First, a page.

Point Blank

Samuel Pierret is a nurse who walks in on the attempted murder of Hugo Sartet, a gunshot victim at the hospital. His quick thinking saves  the man in question. Later while bragging how he was a hero to his spouse, Hugo’s henchmen invade his home, knock him out cold and kidnap his pregnant wife. They are now holding her hostage until Samuel goes back to the hospital and frees Hugo, a man now under police surveillance, so they can finish the job. Apparently the heavys  are finished with the guy. Well paced suspense is a non-stop race through the subways and streets of Paris. It never lets up.

At a lean and mean 84 minutes, this thriller moves quickly and efficiently, providing excitement at a serviceable pace. Despite the French subtitles, this isn’t art house cinema. It’s about thrills, not script. Director Fred Cavayé’ clearly has one eye on Hollywood. The story unfolds very much like one of Liam Neeson’s recent vehicles like Taken or Unknown. The director’s debut, 2008’s Anything for Her, was even remade as The Next Three Days. Ironically that remake actually featured Liam Neeson in a supporting role.

There is little doubt in my mind that this picture will be remade as well, but don’t wait for the substandard remake. See the original in all it’s glory for the cast is quite good here. There’s a surprising amount of character development for a genre movie of this sort. Actor Gilles Lellouche stars as the likable protagonist pushed to break the law to save his wife. Roschdy Zem, a French actor of Moroccan descent, is Hugo Sartet, the thief he is forced to secure. I kept seeing Vin Diesel in the part, but Sartet is no indestructible action hero, his part is more subtle than that. Their interaction is a big part of what makes the plot so compelling. Also rounding out the main roles is Spanish actress Elena Anaya as his wife/damsel in distress and Gérard Lanvin as crooked Paris police commander Patrick Werner.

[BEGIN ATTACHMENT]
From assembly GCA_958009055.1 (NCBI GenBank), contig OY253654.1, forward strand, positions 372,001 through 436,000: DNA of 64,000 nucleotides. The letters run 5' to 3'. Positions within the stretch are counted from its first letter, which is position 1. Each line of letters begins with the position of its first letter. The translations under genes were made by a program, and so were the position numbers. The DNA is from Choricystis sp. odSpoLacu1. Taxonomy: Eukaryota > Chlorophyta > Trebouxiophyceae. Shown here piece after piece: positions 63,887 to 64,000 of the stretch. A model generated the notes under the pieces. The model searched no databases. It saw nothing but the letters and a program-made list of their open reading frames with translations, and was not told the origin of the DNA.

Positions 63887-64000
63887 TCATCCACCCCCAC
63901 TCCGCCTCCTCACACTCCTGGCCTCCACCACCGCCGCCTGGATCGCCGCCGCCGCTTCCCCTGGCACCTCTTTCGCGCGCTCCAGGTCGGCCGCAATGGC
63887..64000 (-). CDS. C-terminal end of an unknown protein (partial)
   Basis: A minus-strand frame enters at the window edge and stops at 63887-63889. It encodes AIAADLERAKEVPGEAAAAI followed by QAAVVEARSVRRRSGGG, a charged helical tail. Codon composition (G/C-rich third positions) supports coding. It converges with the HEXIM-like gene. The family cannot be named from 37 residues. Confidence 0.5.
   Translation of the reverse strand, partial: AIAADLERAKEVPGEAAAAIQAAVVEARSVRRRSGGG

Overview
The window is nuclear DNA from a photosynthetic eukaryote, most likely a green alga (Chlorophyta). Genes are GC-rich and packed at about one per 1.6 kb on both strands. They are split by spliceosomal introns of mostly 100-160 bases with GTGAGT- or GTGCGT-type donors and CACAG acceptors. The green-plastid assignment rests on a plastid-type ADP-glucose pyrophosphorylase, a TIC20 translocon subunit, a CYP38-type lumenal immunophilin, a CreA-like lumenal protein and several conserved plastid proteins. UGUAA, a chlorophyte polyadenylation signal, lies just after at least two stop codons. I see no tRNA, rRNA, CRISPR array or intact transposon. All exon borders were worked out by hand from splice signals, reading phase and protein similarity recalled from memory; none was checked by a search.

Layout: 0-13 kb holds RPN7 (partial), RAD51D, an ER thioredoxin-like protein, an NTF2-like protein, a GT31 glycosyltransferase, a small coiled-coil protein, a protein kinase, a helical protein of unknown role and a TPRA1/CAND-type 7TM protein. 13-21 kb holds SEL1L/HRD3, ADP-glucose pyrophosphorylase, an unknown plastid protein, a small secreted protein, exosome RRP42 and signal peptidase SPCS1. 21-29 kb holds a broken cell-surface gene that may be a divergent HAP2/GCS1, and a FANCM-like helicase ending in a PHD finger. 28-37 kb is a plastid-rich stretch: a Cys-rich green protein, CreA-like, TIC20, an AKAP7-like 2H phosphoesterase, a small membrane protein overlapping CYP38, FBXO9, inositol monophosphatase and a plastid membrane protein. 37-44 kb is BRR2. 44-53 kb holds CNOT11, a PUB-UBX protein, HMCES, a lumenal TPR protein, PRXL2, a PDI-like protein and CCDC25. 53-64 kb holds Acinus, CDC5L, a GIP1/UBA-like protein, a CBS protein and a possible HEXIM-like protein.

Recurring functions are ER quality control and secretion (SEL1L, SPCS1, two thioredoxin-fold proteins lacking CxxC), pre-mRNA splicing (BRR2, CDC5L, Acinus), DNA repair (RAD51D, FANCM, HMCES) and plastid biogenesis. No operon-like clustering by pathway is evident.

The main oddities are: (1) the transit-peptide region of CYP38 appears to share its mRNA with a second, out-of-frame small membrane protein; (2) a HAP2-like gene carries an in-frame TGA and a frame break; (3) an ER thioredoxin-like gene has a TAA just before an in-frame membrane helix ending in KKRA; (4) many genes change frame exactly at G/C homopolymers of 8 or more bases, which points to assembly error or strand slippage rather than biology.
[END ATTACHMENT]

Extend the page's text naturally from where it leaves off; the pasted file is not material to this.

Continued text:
Point Blank is an above average action thriller. It’s not the first time you’ll watch an ordinary man in extraordinary circumstances, but it’s always a solid basis for a script. Director Fred Cavayé started as a fashion and advertising photographer. His training imbues the operation with style and flair. It’s probably only a matter of time before he’s invited to the U.S. to start making pictures there. Based on his first and only two films, I’d say sooner is better than later.

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2 Responses to “Point Blank”

  1. Nice. I´m dying to watch this. A friend recommended it the other day and now, reading your review, I realize I have to see it ASAP. I actually watched Pour Elle a few months ago and liked it very much. Fast, exhilarating, unpretentious (but not brainless) action. Hope this one continues with that trend.

  2. I completely agree that this could be a Liam Neeson type movie in the U.S, but I’m sure I would enjoy the original better. Worth the watch.

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